UMPI gets high marks in Washington Monthly rankings
PRESQUE ISLE, Maine — The University of Maine at Presque Isle received high marks in college rankings released by Washington Monthly magazine in August and first publicized by the university last week.
Washington Monthly listed the university as No. 50 out of 386 for the Best Bang for the Buck Rankings: Northeast rankings — a ranking of the most affordable colleges in the Northeastern United States. The magazine ranked it at No. 92 in the same category in 2018.
The university was also listed at No. 26 out of 216 colleges nationwide that almost exclusively provide bachelor’s degrees. It represents a long-running upward progression for the university in that category: it was listed at No. 96 in the 2017 rankings before rising to No. 59 in 2018.
Washington Monthly rated UMPI’s highly on its net tuition price, number of Pell Grant recipients who graduate, percentage of first-generation students and salary after graduation. The magazine calculated the average annual tuition cost for an in-state student with an annual family income below $75,000 to be $8,861.
UMPI President Raymond J. Rice said he was happy to see his university’s accomplishments highlighted by Washington Monthly, and that the rankings are reflective of longstanding efforts by the university.
“It was a nice recognition of what people have done here over the past four or five years,” Rice said. “Focus on graduating students with as little debt as possible and having the skills and degrees they need for the workforce.”
Rice said he was especially proud of UMPI’s high rank on the “Bang for the Buck ” ranking, as he and the university had worked hard to ensure students don’t graduate consumed by large amounts of debt. He pointed to the Free for Four program, which allowed eligible in-state students to attend the university without any tuition fees.
While the program does not cover housing costs, Rice noted that for the many students who commit from homes around Aroostook County, they had the opportunity to receive a practically free college education.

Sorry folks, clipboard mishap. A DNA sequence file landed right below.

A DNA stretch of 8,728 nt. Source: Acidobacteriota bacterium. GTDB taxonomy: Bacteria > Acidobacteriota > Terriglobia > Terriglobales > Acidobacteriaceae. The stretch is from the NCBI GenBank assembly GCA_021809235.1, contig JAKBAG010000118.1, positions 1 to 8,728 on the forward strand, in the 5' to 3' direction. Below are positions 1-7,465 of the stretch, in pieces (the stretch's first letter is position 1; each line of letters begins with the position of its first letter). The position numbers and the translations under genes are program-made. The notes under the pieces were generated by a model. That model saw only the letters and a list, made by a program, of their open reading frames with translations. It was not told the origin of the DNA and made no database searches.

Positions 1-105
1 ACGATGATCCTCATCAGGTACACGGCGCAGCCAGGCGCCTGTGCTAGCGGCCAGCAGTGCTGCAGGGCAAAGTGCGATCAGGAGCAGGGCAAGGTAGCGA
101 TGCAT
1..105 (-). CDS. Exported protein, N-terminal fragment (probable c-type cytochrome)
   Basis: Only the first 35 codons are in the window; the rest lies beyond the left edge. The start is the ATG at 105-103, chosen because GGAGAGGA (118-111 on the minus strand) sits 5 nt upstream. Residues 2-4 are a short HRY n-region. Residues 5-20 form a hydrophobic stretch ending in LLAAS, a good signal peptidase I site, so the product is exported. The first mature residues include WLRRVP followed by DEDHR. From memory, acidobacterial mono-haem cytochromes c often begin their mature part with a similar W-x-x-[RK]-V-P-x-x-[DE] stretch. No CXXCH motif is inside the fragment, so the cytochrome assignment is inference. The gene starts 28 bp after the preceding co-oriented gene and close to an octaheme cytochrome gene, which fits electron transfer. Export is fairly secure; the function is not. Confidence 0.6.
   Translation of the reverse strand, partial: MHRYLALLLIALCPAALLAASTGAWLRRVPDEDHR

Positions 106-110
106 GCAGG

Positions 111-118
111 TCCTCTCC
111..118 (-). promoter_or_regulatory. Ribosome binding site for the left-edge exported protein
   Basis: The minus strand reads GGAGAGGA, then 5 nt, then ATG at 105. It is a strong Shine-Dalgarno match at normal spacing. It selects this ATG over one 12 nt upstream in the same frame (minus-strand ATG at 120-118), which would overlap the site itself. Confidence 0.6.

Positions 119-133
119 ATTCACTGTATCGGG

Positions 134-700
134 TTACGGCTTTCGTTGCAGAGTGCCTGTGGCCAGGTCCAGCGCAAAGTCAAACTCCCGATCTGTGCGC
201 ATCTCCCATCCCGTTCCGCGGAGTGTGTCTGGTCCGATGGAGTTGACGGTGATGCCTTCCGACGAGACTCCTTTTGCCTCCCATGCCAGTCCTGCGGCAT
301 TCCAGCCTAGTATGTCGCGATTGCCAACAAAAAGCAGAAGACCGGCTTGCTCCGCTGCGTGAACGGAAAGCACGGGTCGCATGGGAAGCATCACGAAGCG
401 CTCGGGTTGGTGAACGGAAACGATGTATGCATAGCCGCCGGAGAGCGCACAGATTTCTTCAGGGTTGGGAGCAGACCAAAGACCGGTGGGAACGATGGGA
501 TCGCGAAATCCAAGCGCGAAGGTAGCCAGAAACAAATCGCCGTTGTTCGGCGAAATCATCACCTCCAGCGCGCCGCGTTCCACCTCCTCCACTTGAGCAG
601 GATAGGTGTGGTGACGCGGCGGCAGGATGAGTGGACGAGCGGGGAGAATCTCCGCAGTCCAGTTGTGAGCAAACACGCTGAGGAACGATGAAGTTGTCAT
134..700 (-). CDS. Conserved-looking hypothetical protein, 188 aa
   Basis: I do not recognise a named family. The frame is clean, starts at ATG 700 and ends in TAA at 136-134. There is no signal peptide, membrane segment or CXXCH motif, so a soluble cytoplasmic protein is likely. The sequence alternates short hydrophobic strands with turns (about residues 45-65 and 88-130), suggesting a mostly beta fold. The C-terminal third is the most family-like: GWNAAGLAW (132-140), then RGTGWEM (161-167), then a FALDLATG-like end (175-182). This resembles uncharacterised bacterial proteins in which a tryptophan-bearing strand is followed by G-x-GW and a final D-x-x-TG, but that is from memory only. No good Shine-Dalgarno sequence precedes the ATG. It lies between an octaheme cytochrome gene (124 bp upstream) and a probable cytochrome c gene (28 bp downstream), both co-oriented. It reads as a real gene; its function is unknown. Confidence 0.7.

A 2018 Pew poll found that 34 percent of people aged 18-29 — as well as 22 percent of 30-44 year-olds — had student loan debt. In 2016, Pew measured the median debt burden for those in debt after earning a bachelor’s degree at $25,000.
“We look to make sure we can meet the needs of middle-class, and working-class families in particular, for the cost of attendance at a university,” Rice said.
Rice, who has been UMPI’s president since 2016, said one of his most significant accomplishments has been adding a series of new programs to its curriculum: nursing, cybersecurity and agricultural science and agricultural business. He said there are plans to add computer science, data analytics and health care administration majors beginning in the fall of 2020.
Rice said he was thrilled to have a greenhouse built on campus, enroll UMPI sports teams into the North Atlantic Conference, and, on a lighter note, bring a Starbucks to campus.
As for what was next for the university, Rice said he and university staff were focused on hiring new faculty in the 2020 spring semester, along with continuing to ensure that returning students make progress in their respective degrees.